World leaders at the Conference of the Parties (COP26) in Glasgow are currently investigating strategies to tackle climate change in an urgent attempt to limit global warming temperatures to 1.5 degrees Celsius. The crux of climate change rests on understanding carbon emissions and how we can actively reduce and manage it. But in order to do so, we need to go back to the basics and understand what makes up a carbon footprint. 

What is a carbon footprint? 

Firstly, it’s a good idea to understand what a carbon footprint is and what the quantification method is. Everything we do, from commuting to work, buying groceries and even cooking our dinner has an impact on the environment. These are normalized with emission factors, which convert the activities into equivalent tonnes of carbon dioxide (tCO2e) which allows us to aggregate our total footprint and determine our impact on the environment. Naturally, the source of the energy produced in the country has a big impact on this footprint. For example citizens in countries with carbon intensive energy (like burning fossil fuels) will have larger footprint than those in countries with renewable energy sources. 

What is the total impact of waste on carbon footprint? 

Again, depending on where you are in the world, and how much waste you produce, the impact of waste on your carbon footprint will vary. For a medium-income individual, who produces about 1 kg of waste per day, and is a low to medium meat eater, the carbon footprint from waste will make up between 5% and 10% of their total carbon footprint. Therefore, changes in responsible consumption and choosing to buy products in packaging which can be recycled can make a significant impact on your own carbon footprint.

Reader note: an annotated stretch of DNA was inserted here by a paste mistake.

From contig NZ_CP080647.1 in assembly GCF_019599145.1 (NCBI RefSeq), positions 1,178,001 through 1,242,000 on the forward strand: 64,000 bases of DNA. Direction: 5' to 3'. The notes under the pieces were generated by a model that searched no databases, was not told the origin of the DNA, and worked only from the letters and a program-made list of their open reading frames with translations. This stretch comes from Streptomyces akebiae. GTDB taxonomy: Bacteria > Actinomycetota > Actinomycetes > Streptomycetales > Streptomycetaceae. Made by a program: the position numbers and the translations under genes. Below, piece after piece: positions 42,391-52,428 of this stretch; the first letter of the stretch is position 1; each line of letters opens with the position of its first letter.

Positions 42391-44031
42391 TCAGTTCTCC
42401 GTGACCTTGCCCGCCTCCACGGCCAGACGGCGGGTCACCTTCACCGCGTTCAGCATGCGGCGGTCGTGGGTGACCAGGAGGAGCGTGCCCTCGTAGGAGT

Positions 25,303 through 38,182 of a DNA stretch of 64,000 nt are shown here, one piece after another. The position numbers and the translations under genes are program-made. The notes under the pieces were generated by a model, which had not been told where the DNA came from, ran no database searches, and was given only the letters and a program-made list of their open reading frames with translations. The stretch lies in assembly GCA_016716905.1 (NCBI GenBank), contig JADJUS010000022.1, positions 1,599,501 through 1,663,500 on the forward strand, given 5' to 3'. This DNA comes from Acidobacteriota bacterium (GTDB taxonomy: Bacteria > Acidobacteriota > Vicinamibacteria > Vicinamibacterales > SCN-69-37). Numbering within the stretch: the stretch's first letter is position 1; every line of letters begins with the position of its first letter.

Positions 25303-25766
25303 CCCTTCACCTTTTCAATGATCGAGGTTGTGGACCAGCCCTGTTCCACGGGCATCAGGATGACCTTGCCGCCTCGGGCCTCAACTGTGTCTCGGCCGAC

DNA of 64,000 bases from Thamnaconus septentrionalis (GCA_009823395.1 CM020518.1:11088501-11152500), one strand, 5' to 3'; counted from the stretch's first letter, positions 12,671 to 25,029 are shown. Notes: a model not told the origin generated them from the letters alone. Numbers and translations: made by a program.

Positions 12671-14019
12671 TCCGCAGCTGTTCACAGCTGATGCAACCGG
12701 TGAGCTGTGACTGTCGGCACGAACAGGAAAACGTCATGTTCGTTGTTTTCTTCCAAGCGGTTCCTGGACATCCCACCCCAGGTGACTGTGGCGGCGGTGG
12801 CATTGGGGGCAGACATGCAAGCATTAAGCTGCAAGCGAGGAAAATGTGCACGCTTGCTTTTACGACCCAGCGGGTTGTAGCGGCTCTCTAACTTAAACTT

Any time you throw something away it will either be recycled or disposed of. If it is recycled, there is still energy needed to recycle, upcycle or downcycle that grade back into a product. However, that product can then be used as a product. If it is disposed of, then a brand new product will need to be made from virgin materials. Depending on the grade, the savings on recycling compared to remanufacture from virgin material will vary considerably. For example, metal grades (such as aluminium) are extracted from the earth using high amounts of energy, so recycling metals (like beverage cans) usually has the largest tCO2e savings per kilogram. In general though, there is a 35% saving in tCO2e for recycling compared to normal disposal in a landfill. 

Do you know your carbon savings? 

It’s important for organizations to start monitoring carbon savings, and to ensure that they are on track to meet their net zero targets (Read: Recommendations for companies in setting and implementing robust net zero targets). 

At Don’t Waste, our clients are able to easily monitor and report on their environmental savings generated from their recycling and avoidance activities in live time, through our advanced CEP portal. Waste generated from operations falls under Scope 3 emissions, and our systems are able to provide transparency on waste movement, ensuring that our clients know where their waste ends up. 

Linus Naik, Group Sustainability and Business Development Manager. ()

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